Korea Customs Service Deputy Commissioner Roh Suk-hwan presents the findings of an investigation regarding illegal entry of North Korean coal and pig iron into South Korean ports at a media briefing held at the government complex in Daejeon, Friday. / Yonhap

By Yoon Ja-young

South Korea received 6.6 billion won ($5.86 million) worth of North Korean coal and pig iron, of which the country of origin was fabricated, the nation's customs agency said, Friday.

Cheong Wa Dae said there is no conflict between South Korea and the U.S. regarding the issue as the two countries are coordinating closely with mutual trust.

According to the Korea Customs Service (KCS), three South Korean importers brought in 35,038 tons of North Korean coal and pig iron from April through October last year.

They turned out to have used a Russian port as a transit hub, fabricating the materials as Russian coal. They brokered exports of North Korean goods to other countries via Russia, and got North Korean coal as a commission.

In one of the seven cases, the importer reported that it was importing semi-coke, which doesn't require submission of the country of origin. It used a paper company established in Hong Kong, and the bank wasn't aware of irregularities in the transaction, according to the KCS.

The KCS has been investigating nine instances of suspected North Korean coal imports since last October, following allegations several foreign cargo ships have already brought in North Korean resources to South Korean ports.

It confirmed seven illegal shipments, and determined to send three individuals and their importing companies to the prosecution.

The KCS' confirmation is expected to stir controversy as the shipments of North Korean resources potentially violate international sanctions against North Korea.

Following the United Nations Security Council (UNSC) sanctions made last August, North Korea is banned from exporting coal, iron and other mineral resources which member states should not purchase. The importers were tempted to illegally bring in North Korean coal as the price fell due to the sanctions.

Member countries are also required to seize and search vessels suspected to be involved in prohibited activities with North Korea.

There is concern the confirmation may negatively affect South Korea's alliance with the United States as well as its relations with North Korea.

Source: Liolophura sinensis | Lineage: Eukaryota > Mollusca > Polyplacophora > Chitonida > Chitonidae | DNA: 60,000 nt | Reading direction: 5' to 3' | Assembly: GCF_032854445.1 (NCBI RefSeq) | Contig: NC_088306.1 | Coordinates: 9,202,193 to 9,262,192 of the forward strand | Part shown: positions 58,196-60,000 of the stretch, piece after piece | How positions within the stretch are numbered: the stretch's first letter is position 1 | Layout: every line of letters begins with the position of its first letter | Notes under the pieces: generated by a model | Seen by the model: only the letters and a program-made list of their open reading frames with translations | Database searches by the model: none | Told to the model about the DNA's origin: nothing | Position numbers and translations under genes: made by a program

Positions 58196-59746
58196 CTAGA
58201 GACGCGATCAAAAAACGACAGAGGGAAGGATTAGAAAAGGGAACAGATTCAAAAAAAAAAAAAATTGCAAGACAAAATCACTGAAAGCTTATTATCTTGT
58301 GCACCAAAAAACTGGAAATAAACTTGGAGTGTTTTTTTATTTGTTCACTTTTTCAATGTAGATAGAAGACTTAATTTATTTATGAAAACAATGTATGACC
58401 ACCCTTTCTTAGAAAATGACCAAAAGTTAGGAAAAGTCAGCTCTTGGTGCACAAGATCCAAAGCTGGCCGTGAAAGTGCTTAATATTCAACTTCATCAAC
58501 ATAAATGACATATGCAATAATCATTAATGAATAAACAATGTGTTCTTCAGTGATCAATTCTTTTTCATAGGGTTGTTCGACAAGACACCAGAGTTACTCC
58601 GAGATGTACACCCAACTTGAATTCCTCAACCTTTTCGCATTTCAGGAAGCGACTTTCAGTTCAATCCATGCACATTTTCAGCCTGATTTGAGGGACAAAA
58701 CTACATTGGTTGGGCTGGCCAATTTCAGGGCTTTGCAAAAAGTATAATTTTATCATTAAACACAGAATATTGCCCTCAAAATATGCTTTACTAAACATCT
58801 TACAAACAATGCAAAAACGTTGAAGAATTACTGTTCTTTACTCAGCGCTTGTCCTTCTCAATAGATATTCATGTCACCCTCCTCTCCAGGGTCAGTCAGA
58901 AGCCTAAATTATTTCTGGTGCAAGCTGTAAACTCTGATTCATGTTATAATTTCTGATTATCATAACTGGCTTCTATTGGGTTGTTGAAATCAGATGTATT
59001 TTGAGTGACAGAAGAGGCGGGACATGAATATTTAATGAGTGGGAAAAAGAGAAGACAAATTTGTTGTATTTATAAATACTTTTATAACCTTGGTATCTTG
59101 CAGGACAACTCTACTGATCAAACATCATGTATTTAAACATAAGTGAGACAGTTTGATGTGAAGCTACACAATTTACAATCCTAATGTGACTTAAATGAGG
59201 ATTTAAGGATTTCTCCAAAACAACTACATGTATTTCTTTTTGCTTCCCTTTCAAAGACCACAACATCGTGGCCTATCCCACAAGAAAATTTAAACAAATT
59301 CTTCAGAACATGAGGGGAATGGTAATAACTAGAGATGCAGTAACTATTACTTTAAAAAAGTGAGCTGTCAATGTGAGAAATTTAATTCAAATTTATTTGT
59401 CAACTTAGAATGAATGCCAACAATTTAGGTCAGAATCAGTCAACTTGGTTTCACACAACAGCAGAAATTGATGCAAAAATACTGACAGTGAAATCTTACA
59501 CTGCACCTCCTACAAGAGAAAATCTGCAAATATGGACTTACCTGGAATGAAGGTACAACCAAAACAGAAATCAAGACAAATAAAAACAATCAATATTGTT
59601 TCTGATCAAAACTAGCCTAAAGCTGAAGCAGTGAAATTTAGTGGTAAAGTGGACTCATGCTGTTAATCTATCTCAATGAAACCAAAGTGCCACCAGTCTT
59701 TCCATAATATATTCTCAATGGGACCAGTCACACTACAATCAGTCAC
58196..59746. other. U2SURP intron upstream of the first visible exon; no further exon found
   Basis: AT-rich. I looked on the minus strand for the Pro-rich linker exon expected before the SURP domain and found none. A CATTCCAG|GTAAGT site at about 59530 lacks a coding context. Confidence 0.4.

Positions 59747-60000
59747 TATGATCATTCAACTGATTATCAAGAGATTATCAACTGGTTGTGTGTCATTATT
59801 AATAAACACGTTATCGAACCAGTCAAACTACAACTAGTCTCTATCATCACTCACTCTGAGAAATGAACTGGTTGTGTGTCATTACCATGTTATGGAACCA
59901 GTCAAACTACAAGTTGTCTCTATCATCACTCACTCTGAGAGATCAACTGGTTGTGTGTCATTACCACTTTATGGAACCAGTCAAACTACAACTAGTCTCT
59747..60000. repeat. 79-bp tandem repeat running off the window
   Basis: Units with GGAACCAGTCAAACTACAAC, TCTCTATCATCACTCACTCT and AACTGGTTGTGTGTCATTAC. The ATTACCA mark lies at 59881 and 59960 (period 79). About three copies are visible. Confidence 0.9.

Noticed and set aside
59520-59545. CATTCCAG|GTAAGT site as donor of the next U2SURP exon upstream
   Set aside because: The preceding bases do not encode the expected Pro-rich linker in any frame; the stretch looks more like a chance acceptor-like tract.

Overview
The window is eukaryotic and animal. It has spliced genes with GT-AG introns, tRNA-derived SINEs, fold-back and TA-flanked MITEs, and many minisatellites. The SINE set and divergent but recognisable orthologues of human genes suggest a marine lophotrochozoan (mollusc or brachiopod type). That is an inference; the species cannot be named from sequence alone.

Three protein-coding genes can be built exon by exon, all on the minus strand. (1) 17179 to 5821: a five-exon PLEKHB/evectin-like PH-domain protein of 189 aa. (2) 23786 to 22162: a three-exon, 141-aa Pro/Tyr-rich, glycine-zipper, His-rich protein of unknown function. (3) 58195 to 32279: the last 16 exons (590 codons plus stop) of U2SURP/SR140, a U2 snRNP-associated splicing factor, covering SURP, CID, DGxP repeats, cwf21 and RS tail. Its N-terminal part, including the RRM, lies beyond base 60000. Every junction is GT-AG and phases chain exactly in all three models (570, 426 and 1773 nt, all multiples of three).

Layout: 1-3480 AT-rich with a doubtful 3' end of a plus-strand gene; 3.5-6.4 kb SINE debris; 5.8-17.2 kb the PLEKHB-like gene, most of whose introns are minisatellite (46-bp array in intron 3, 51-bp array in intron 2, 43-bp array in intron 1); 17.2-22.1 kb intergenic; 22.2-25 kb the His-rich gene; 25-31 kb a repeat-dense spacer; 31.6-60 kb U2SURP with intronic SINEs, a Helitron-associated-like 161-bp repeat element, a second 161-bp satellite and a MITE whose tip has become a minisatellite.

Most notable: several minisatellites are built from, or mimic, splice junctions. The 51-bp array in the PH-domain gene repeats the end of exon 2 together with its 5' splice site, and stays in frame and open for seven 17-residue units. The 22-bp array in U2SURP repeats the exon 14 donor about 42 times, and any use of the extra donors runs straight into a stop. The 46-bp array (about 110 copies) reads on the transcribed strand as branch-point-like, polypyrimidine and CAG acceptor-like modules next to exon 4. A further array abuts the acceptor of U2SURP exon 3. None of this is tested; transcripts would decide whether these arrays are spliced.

"Though the United States has been moving to improve ties with North Korea, engaging in talks, it has been continuing pressure," said Yang Moo-jin, professor at the University of North Korean Studies.

Washington has been firm that sanctions should be maintained until North Korea takes concrete steps for denuclearization.

"As it turned out that South Korea, which is a U.S. ally, violated the sanctions, there will be negative effects," he said.

"However, the South Korean government voluntarily started an investigation, and there also was coordination with the United States. The incidence is a negative, but it won't have a huge impact."

The North Korean coal, however, has been at the center of political turmoil.

"The government is trying to scale it down into a problem of individual importers," said Kim Sung-tae, floor leader of the main opposition Liberty Korea Party (LKP).

"It is a serious problem that can have a huge impact on national interests as well as cooperation with the United States." The LKP is demanding a National Assembly investigation.

The governing Democratic Party of Korea (DPK), meanwhile, said the government's investigation should clear up all groundless suspicions and political attacks.

The impact on inter-Korean relations will also be limited, according to Yang.

"North Korea has been demanding South Korea to move pre-emptively to ease sanctions, but it will understand the South doesn't have much room to move."

Seoul is denying concerns that there may be a secondary boycott on South Korea.

"As the U.S. State Department has mentioned many times, Korea and the U.S. are coordinating with mutual trust. There is no conflict between the two countries," a ranking official for Cheong Wa Dae told reporters.

Yang agreed that secondary sanctions aren't likely. "The businesses and individuals involved in the illegal trading will be penalized under Korean law," he said. "That will be all."